With the full route of the Tour de France published last week teams and riders have had a chance to fully digest the parcours for 2014. While riders and their managers begin to decide their racing schedules, weighing up the prospects and enticements on offer at both the Giro and the Tour, Orica GreenEdge's Matt White is already certain that he will send an aggressive and attacking team to the Tour’s Grand Depart in Yorkshire.
“We’ve not seen all the profiles for the medium mountain stages and they’re probably the key stages for us,” team director Matt White told Cyclingnews.
“Realistically we don’t have anyone for the overall classification so we’ll be targeting stages. We’re a little bit behind in terms of the sprinting but we’ll be targeting medium mountain stages.”
Orica GreenEdge enjoyed a purple patch of form during the opening week of the Tour this year. Their team bus made all the headlines on the first stage when it became lodged under the finish line banner in Corsica but the team made the headlines for all the right reasons on stage 3 with Simon Gerrans winning the team’s first ever Tour stage.
When the race reached mainland France the next day the team continued where they left off in Corsica, wining the team time trial. The yellow jersey changed hands two days later with Daryl Impey becoming the first ever African to pull on the coveted maillot jaune.
White has already studied the opening stages of the 2014 route and believes that the second and third stages once again suit his team. However the lack of a team time trial disappoints the Australian.
“Stage 1 will be a sprint but we’ll have options for the next two stages. Like in 2012, we’ll be putting an emphasis on the start of the Tour. It’s a shame there’s no team time trial, though. Obviously we’re one of the best in the world at that but it’s also a world championship event now and it’s a great discipline that should be included in every Grand Tour. You can chop and change the format in terms of distance and profile but as long as they’re around the thirty kilometre range the teams aren’t going to be too far apart. But overall it’s a good route.”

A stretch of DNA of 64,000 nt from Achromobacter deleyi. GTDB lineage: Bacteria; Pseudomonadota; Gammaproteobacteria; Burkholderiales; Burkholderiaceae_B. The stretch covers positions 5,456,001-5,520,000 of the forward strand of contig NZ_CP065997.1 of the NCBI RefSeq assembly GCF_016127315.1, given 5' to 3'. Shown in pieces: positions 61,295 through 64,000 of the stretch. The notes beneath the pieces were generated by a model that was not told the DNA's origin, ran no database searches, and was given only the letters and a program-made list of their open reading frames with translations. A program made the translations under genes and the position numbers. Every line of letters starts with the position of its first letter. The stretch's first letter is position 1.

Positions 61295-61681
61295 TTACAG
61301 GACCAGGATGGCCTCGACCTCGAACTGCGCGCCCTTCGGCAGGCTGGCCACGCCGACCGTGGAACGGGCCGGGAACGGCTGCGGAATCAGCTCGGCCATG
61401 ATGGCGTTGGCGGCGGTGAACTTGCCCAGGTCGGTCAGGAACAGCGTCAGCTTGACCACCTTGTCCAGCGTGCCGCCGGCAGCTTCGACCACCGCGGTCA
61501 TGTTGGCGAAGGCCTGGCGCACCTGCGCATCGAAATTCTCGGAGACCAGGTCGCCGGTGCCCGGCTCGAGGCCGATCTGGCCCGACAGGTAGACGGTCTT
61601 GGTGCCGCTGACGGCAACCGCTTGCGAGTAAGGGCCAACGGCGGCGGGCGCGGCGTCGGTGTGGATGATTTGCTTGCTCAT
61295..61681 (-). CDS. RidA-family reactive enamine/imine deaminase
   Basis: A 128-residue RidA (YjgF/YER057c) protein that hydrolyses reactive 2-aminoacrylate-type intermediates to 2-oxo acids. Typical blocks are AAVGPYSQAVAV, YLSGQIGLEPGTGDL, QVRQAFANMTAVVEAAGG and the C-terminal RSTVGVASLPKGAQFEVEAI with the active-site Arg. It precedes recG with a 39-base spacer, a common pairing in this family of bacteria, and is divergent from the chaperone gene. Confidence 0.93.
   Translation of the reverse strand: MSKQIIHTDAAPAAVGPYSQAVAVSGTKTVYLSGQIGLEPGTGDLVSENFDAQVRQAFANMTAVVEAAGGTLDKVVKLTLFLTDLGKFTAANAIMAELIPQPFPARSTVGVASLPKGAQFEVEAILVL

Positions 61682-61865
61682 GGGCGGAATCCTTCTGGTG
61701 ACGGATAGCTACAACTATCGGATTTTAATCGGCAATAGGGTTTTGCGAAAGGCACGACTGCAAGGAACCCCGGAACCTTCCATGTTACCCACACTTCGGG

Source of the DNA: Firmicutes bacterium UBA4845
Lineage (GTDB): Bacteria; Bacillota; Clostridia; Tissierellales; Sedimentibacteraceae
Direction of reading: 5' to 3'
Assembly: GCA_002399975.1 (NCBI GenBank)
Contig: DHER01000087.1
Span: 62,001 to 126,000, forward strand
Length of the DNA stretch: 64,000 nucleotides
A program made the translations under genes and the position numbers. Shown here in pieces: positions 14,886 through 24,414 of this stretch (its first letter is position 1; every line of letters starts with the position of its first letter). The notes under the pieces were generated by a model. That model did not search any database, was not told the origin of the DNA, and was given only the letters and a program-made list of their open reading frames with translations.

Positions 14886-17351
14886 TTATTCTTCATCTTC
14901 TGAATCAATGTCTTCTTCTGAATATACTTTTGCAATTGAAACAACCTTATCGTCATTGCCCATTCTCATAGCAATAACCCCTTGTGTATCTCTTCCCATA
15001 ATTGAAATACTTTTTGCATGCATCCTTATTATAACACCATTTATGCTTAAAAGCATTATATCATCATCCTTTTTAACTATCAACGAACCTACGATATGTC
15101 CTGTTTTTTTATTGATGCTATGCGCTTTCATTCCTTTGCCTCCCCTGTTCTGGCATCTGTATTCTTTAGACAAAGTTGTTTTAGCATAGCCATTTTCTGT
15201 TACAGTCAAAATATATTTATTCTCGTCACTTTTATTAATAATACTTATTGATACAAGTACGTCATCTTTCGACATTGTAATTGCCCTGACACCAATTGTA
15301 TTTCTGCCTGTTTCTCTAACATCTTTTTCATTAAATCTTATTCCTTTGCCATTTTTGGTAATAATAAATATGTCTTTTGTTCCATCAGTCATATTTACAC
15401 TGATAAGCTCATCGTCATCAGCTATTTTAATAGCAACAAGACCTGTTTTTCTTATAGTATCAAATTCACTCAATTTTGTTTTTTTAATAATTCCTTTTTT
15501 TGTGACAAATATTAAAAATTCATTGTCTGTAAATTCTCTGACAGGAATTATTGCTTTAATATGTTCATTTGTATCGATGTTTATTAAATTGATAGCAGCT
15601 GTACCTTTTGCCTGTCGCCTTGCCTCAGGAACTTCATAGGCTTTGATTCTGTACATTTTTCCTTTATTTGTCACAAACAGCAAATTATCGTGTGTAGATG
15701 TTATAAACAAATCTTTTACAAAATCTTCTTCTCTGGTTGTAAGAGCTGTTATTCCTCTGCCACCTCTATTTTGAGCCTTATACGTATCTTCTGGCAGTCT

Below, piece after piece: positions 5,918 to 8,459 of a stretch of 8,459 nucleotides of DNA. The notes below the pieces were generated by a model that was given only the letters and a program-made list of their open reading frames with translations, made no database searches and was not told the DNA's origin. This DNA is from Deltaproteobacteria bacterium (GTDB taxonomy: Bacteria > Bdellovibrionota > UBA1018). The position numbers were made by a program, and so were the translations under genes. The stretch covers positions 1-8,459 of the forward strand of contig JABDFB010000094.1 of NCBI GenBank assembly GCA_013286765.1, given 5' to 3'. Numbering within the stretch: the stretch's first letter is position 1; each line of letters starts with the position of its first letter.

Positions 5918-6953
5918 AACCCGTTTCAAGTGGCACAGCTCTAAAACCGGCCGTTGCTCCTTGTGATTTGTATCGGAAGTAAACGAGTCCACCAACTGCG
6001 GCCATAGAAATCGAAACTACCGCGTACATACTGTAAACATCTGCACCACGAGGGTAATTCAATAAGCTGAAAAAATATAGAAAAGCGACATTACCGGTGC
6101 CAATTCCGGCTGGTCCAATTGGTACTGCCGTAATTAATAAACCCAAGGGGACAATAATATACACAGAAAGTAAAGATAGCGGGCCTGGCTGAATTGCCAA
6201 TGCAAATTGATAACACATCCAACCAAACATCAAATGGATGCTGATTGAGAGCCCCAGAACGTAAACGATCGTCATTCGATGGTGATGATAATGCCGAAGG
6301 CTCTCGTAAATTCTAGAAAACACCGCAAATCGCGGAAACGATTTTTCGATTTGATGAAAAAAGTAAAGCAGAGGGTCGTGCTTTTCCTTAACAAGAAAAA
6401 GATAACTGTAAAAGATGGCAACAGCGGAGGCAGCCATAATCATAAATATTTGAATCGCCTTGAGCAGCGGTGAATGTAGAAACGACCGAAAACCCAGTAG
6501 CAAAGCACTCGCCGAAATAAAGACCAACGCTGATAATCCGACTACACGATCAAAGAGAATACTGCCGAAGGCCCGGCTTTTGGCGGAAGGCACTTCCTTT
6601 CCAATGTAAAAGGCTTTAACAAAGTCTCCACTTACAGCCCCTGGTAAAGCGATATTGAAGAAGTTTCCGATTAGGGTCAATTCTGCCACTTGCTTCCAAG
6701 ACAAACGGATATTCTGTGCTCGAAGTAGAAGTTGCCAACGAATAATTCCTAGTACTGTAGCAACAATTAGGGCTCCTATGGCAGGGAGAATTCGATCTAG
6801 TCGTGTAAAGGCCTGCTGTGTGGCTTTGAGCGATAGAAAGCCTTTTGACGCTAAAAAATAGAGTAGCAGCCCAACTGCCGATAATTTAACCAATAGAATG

At the route presentation in Paris the leading GC contenders were quizzed repeatedly about stage 5 which takes in several stretches of cobbles used in Paris-Roubaix. The race last visited such terrain in 2010 with Frank Schleck famously crashing out and Lance Armstrong losing significant time on his rivals. Although White admits his team lacks an out-and-out rider for the overall he has questioned whether one of the main pre-race favourites should look elsewhere for Grand Tour success.
“I’d hate to see guys lose the Tour de France on a stage like that. I’ll be really interested to see some of the rosters. For example, if I was looking after Nairo Quintana I wouldn’t send him to the Tour, I’d send him to the Giro d’Italia. If he goes to the Giro he will win the Giro and he won't have too much competition with a route like that. At the Tour, the hard thing for Quintana will be getting through that first week. If he can do that then he’s on his way to the podium because the climbing towards the end of the Tour certainly suits him.”
With Gerrans and Impey likely to feature in Orica GreenEdge’s Tour team once again White will have the difficult job of selecting the rest of his nine-man line up. Matt Goss is likely to skip the Giro next year and concentrate on the Tour while White sends two of his most experienced climbers to Italy.
“[Pieter] Weening and Ivan Santaromita will be targeting the Giro. Those guys have done enough Grand Tours so that if we then decide to send them to the Tour we’ll be able to transition them into the team but we really want to bring an attacking team to the Tour de France. We want to really capitalise on the stages we can do well in. We’ve got some riders who are developing well but at the moment, when it comes to the high mountain stages, we’re not capable of winning unless it’s a random breakaway.”